Bill OK’d to offer immunity for reporting drug overdose
Lansing — People under age 21 could call 911 to report a prescription drug overdose without having to worry about facing criminal charges under legislation approved Wednesday and poised to be sent to Gov. Rick Snyder for his expected signature.
The “Good Samaritan” bill, which is similar to a Michigan law on the books for minors helping someone in danger from alcohol intoxication, targets the worsening crisis of prescription painkiller addiction.
It would exempt individuals age 20 and younger from prosecution for illegally using or possessing prescription drugs if a health emergency is reported to authorities. It would apply regardless of whether someone seeks medical attention for oneself, or if another person calls for help. Suspected drug dealers with higher quantities than is sufficient for personal use would not qualify for immunity.
The bill sponsor, Republican Rep. Al Pscholka of Stevensville, introduced the legislation after 16-year-old, Mason Mizwicki of Watervliet, died when partygoers reportedly did not get him help because they feared getting in trouble, despite his repeated pleas.
“If this bill saves even one young life, it’s a success,” said Pscholka, who worked with Mizwicki’s mother and aunt to pass the measure that won unanimous approval from the Senate on Wednesday.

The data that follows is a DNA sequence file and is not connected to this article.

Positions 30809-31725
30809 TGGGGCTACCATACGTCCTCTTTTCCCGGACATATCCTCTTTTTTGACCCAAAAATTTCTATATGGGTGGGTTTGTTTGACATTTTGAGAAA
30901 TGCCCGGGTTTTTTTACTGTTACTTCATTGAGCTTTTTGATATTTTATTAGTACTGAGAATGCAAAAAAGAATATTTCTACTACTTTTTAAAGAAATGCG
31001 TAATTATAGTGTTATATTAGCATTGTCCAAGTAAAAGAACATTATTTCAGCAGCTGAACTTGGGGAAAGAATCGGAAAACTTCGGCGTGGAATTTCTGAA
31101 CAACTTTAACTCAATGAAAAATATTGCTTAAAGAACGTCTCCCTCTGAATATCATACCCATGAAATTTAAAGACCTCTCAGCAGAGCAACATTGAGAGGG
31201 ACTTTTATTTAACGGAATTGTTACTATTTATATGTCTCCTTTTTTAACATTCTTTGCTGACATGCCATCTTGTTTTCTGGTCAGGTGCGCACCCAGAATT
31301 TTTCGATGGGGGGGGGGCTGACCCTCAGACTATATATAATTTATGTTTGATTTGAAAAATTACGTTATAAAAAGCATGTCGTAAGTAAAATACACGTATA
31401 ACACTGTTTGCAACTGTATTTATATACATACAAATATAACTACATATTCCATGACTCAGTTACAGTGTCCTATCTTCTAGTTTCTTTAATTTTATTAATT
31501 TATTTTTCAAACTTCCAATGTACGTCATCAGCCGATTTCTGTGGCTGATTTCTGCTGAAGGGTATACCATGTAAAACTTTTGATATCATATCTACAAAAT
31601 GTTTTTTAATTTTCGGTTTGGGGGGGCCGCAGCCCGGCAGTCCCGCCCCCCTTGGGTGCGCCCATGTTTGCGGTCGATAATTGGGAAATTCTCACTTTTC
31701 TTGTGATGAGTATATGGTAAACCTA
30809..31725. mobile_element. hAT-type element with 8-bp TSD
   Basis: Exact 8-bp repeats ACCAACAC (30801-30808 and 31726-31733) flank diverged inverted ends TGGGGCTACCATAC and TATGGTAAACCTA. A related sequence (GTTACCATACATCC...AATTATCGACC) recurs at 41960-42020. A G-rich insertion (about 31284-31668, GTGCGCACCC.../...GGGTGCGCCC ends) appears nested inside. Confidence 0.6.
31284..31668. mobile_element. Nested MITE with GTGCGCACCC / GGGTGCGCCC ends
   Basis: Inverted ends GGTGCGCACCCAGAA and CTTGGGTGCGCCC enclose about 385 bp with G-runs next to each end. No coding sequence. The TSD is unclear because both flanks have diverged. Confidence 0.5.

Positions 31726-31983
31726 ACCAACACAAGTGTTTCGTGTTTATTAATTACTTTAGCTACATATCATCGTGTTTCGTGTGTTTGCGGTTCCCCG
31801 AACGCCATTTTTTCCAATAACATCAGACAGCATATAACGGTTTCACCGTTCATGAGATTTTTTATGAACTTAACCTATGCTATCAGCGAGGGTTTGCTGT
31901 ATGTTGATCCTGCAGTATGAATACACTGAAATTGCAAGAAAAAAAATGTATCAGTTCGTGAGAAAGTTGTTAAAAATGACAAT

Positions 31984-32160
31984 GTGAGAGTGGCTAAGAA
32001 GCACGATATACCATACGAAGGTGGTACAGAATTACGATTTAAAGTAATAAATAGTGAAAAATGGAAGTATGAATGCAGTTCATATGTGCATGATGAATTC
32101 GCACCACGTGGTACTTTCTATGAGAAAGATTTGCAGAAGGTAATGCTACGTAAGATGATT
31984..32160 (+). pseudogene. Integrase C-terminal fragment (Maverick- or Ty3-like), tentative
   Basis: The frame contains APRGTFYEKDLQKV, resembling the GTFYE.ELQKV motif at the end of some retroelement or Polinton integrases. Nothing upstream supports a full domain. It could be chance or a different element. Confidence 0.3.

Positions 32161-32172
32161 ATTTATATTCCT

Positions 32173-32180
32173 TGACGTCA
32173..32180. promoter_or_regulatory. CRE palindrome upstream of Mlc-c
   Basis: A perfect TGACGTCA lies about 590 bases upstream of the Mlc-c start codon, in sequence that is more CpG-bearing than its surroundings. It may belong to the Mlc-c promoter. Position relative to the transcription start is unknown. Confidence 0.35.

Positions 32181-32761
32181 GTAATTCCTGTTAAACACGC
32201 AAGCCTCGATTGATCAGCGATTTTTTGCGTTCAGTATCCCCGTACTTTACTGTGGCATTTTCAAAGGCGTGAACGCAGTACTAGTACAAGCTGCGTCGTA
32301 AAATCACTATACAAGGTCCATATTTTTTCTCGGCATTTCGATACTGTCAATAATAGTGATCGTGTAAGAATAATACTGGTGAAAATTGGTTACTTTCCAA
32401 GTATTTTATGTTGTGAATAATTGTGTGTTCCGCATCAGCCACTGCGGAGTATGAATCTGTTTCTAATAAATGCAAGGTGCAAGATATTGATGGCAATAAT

The House, which approved the same version of the legislation in October, was expected to take a final procedural vote on the legislation.
Thirty-four states have some form of a Good Samaritan or 911 drug immunity law, according to the National Conference of State Legislatures. A task force created by Snyder recently recommended immunity from prosecution for those who call 911 to report overdoses.
Lt. Gov. Brian Calley, who chaired the task force, said Wednesday that he will push in 2016 to extend the legal protection to people 21 and older and to those reporting non-prescription drug overdoses, such as heroin- and cocaine-related emergencies.
“We think of drug problems being more as a young person problem. But we find with prescription drugs and the way that substance use disorders have really expanded across the entire landscape that this is really something that I think would be appropriate for older people, too,” he told The Associated Press.
“It is appropriate that when a person is experiencing an overdose that there not be disincentives for people to call for help. The difference between a prescription drug and another drug — at this point when somebody’s life is in danger, I think we need to err on the side of life.”